Toy Story 3: The Videogame Review

Toy Story 3 is a cute 3D escape game I used to play on my PSP: it not only ties in with the movie but also gives the players a whole new perspective on the narrative. It offers two gameplay modes, (1) the Story mode, which isn’t so much of a rehash of events in the movie but more of a re-telling of inbetween adventures it didn’t show, and (2) Toybox mode, a set of mini escapades you unlock that revolves around the idea of a toy’s perception of reality when they’re getting played with.¬†Although (2) was meant to be a side game, it is arguably just as, if not more engaging than Story Mode. I liked the way they drastically changed the visual looks of this mode to match how toys perceived play time.

The levels in Story Mode are essentially escape games, which are equally exciting and stressful. Your main objective is made clear in a cut scene, and you control as well as take the third person point of view of a toy (usually Woody and Buzz) and try your best not to be seen by neither humans nor enemies. Subsequently, you try to survive obstacles brought by the harsh environment throughout the quest. The game rarely lets you attack, and your best weapons are adrenaline rush and hiding, a lot like what we’re trying to pull through with Posthumus. One level that I found particularly inspiring for our group project is called “Eye in the Sky”, where Woody tries to help his friends escape imprisonment from Lotso without getting spotted by cameras (portrayed in beams of light which you then try to avoid contact with). The amount of obstacles gets you so hooked in the game that you start believing you’re under time constraint. It also lets the player think, be smart about the resources around the room (such as that of moving boxes around in order to make a path and get to its destination), an element that is often brought up in our own game.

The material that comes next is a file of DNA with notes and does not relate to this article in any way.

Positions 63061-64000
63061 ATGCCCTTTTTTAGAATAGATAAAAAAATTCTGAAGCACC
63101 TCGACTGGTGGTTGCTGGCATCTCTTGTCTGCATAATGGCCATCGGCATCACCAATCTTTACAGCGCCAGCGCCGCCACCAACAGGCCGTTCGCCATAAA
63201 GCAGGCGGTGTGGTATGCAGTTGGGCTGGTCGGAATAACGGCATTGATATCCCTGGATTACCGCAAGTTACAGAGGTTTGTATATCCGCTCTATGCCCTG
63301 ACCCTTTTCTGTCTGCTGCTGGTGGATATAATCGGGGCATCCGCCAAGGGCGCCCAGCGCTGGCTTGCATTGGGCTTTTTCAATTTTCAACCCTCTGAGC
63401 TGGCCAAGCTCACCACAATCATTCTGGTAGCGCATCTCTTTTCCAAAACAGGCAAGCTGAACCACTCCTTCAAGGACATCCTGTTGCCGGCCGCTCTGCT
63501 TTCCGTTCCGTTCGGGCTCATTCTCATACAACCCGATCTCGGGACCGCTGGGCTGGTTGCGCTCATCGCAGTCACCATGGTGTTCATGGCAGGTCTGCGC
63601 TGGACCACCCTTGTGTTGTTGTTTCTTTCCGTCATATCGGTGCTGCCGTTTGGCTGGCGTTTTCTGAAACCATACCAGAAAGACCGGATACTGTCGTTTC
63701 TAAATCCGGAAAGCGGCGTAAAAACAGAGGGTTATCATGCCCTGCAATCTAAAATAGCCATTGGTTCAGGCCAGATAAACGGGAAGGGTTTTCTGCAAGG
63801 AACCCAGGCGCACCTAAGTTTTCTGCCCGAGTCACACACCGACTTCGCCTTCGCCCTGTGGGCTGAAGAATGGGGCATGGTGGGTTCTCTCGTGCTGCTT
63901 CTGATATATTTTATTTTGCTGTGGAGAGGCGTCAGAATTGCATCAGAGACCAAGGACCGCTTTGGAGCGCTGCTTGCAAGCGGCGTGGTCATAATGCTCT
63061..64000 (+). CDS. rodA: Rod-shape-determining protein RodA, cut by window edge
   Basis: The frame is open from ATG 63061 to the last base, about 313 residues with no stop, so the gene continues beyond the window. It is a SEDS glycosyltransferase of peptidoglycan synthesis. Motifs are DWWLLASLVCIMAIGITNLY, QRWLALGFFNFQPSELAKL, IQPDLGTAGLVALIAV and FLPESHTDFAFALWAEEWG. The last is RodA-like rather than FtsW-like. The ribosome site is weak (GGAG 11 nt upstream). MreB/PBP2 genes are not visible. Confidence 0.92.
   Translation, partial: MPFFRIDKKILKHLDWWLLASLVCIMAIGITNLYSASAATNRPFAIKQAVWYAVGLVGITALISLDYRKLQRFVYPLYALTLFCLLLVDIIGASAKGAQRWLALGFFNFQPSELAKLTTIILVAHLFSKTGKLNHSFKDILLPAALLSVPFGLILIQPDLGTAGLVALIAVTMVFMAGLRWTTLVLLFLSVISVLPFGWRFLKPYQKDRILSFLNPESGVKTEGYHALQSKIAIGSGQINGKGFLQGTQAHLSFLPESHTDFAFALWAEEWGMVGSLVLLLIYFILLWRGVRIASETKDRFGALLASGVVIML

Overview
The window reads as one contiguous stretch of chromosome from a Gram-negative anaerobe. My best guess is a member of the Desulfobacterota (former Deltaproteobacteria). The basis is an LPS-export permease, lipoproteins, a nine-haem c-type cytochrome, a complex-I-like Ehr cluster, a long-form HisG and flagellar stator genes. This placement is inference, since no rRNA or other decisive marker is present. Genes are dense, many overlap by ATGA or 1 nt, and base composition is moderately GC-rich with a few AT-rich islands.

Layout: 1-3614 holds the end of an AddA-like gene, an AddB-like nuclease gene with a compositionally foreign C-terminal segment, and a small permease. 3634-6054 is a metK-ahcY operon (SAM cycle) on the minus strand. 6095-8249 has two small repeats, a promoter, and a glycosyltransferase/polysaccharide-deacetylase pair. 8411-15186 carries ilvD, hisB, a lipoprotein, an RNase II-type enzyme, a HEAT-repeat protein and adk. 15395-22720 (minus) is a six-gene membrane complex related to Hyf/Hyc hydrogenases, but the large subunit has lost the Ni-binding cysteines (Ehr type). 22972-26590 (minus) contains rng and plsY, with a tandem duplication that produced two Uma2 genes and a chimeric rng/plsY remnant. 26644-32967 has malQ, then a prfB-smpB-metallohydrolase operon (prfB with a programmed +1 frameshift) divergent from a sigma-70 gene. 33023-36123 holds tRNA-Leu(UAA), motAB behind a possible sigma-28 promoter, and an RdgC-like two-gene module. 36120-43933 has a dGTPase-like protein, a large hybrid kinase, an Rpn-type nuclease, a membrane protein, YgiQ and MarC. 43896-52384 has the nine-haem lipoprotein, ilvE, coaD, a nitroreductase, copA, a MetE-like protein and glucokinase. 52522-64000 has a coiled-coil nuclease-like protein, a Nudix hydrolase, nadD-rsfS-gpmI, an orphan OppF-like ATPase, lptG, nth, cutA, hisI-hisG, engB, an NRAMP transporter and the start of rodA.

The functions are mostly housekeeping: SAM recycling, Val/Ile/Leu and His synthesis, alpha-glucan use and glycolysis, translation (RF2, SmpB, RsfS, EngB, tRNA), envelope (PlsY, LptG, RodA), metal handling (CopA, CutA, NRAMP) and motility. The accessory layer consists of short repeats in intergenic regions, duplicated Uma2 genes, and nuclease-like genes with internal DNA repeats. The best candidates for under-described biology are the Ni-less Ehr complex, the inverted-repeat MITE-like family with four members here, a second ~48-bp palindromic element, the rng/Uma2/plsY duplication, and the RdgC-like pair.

The game doesn’t really say or offer much with regards to its character models, as the design stays true (as they should) to what was portrayed in the movie. It is however helpful with simple animation ideas, such as that of the crouch and push maneuvers.

While most licensed games tend to either butcher its original source or make it predictable, Toy Story 3 is well thought-out and tries to instead add on to its already well-established cinematic universe. It may not have much to offer to Pixar fans who long for the universal themes provided by their films, but it is successful enough to unite kids and adults alike through game play.

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